This generation of kids and parents is more connected than ever before, having grown up in an era where computers and smartphones put entertainment, communication and information at their fingertips.
Even the youngest of tablet users, aged 3, are savvy on their devices. The majority can navigate apps and take photos, 1 in 5 can search the internet and download apps.
In a modern world, kid-influencers play an important role in household spending. That’s why we’ve added a new question to our survey “How much influence do your children have when you are buying things for the family?” and the latest data shows that children’s influence hits the hardest in toys, books, arts and crafts. Kids also show a big impact on parents purchases in such areas as holidays, grocery and music.
According to our data, 88% of parents have purchased a product related to their child’s favourite character, increasing to 95% amongst parents of 2-4 year olds, showing a huge appetite for licensed products.
Graph. 1 Aug – Sept 2019, UK
We already know how some of the biggest brands in the world are investing in TV content to attract the next generation, with the likes of Netflix, Amazon, Disney, Apple, HBO, WarnerMedia, NBCUniversal each investing billions of pounds on top of content from local broadcasters, such as the BBC and Sky. And we can see now how the music streaming industry is also becoming more competitive. Such platforms as Spotify and Sony investing into kid-friendly services to maximise the opportunity created by the increasing democratisation of the family decision making process.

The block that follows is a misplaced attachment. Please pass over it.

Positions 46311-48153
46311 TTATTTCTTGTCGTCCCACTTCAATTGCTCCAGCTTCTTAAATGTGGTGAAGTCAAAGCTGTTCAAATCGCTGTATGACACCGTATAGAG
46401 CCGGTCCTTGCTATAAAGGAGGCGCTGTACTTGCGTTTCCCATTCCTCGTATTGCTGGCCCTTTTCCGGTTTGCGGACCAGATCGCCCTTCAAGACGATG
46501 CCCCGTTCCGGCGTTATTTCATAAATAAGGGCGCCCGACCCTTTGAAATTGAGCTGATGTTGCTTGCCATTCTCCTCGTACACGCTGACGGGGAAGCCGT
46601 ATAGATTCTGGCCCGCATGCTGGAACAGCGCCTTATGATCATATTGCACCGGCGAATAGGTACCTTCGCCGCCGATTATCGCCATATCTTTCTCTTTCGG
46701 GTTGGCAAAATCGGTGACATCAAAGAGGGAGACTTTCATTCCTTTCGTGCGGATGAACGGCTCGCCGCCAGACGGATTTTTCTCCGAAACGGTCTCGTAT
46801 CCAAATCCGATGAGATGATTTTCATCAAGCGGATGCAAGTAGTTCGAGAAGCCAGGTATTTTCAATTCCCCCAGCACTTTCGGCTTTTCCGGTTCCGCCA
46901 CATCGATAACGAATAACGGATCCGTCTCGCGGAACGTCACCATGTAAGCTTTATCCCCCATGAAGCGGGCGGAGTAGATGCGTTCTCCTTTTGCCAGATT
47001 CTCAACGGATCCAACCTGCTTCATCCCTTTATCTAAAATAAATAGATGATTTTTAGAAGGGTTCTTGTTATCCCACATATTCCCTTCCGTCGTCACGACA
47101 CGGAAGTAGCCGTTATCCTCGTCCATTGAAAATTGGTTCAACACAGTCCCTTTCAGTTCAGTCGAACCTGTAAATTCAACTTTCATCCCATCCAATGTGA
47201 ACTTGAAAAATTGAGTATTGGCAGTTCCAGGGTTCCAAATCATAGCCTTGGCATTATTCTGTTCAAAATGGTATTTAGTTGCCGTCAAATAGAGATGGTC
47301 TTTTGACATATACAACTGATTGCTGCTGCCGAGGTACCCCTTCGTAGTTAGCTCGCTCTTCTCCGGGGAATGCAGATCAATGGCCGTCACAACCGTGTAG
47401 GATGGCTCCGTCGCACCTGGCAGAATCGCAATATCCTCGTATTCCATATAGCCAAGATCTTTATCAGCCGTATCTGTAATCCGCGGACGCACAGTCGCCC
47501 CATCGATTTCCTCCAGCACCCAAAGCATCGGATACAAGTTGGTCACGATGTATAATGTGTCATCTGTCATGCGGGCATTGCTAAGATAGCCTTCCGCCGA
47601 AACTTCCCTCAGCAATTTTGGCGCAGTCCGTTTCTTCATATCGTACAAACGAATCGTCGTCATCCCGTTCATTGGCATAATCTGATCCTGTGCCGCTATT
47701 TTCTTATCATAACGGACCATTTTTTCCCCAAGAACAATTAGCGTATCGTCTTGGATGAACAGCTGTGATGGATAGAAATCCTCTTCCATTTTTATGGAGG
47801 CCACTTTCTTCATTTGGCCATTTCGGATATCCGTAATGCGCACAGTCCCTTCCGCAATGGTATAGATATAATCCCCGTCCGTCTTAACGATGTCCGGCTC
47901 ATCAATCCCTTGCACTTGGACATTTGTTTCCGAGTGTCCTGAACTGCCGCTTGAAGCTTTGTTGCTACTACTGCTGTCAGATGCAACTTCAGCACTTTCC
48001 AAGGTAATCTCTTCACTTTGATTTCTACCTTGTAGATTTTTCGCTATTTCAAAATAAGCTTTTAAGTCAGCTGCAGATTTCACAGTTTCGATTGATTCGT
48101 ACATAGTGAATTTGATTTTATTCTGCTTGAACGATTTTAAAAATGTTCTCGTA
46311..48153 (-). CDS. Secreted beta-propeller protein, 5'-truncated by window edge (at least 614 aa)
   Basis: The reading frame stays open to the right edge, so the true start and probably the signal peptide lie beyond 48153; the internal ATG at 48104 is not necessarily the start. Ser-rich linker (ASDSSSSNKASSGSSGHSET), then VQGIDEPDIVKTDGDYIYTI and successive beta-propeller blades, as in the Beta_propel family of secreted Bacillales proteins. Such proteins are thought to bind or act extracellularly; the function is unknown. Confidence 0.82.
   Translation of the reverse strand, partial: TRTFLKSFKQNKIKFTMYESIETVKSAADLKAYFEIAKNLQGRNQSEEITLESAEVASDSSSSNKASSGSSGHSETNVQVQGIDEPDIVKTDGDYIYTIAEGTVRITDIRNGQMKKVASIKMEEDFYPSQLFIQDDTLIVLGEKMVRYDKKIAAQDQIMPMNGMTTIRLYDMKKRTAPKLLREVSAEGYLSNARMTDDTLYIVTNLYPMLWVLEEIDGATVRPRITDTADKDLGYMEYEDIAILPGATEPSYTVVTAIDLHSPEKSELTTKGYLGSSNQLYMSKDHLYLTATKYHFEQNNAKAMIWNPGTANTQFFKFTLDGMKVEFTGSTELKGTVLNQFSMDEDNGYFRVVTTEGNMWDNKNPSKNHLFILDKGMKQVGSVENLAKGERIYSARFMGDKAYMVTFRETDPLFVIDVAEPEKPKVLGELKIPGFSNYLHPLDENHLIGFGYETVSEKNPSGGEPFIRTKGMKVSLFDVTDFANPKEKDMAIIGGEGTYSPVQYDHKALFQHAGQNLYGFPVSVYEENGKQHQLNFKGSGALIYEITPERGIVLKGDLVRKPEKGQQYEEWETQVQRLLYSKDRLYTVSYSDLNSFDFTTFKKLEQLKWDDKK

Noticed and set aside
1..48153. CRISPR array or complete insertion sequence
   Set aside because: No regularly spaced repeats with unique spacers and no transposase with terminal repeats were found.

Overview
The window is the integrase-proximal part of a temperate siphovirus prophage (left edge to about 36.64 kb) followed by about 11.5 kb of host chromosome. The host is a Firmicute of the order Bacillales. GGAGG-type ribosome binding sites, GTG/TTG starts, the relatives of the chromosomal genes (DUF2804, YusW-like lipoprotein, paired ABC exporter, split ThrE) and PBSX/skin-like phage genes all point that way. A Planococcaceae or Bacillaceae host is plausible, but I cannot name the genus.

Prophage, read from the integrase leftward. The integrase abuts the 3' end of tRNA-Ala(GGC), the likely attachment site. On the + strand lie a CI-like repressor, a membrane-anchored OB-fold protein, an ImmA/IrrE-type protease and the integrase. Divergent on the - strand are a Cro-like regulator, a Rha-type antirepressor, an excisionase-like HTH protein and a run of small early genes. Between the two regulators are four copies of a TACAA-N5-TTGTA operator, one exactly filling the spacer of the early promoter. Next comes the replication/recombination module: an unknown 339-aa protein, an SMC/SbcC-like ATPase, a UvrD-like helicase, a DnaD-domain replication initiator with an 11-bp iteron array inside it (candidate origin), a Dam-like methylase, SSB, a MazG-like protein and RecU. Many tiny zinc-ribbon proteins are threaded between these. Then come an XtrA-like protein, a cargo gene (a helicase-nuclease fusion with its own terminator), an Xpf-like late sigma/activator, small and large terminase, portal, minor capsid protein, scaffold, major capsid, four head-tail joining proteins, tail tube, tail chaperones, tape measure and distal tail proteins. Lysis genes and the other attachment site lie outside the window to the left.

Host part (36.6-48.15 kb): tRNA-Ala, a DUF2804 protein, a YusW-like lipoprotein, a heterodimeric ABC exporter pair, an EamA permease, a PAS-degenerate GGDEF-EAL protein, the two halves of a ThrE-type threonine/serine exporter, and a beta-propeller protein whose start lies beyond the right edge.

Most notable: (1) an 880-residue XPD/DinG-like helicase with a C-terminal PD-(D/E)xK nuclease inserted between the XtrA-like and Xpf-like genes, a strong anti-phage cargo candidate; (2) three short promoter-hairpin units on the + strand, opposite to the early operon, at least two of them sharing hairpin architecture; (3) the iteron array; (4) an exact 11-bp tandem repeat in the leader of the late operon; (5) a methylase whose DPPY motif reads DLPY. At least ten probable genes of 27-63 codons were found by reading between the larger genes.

Spotify have also recently announced plans to launch a standalone Spotify Kids app, which is aimed at the younger market (3+). The new app will be available to users on the Family Plan and will be free of all ads. The content, in partnership with Nickelodeon, Disney, Discovery Kids, and Universal Pictures, is curated by editors. The growth of influence in preschooler’s audio content opens up more collaboration opportunities.
Brands can utilise the alignment between parents and children by appealing to the family democracy that children clearly play a major part in, empowering kids to encourage parents spending could boost brand interaction and lay the foundations for lifetime customers, beyond the traditional Understanding what is going on in the kids’ and parent’s ecosystem has never been more important, and we specialise in helping clients identify new products before the masses do, understand the true performance of IPs and how to maximise their investment from a sales and marketing perspective.
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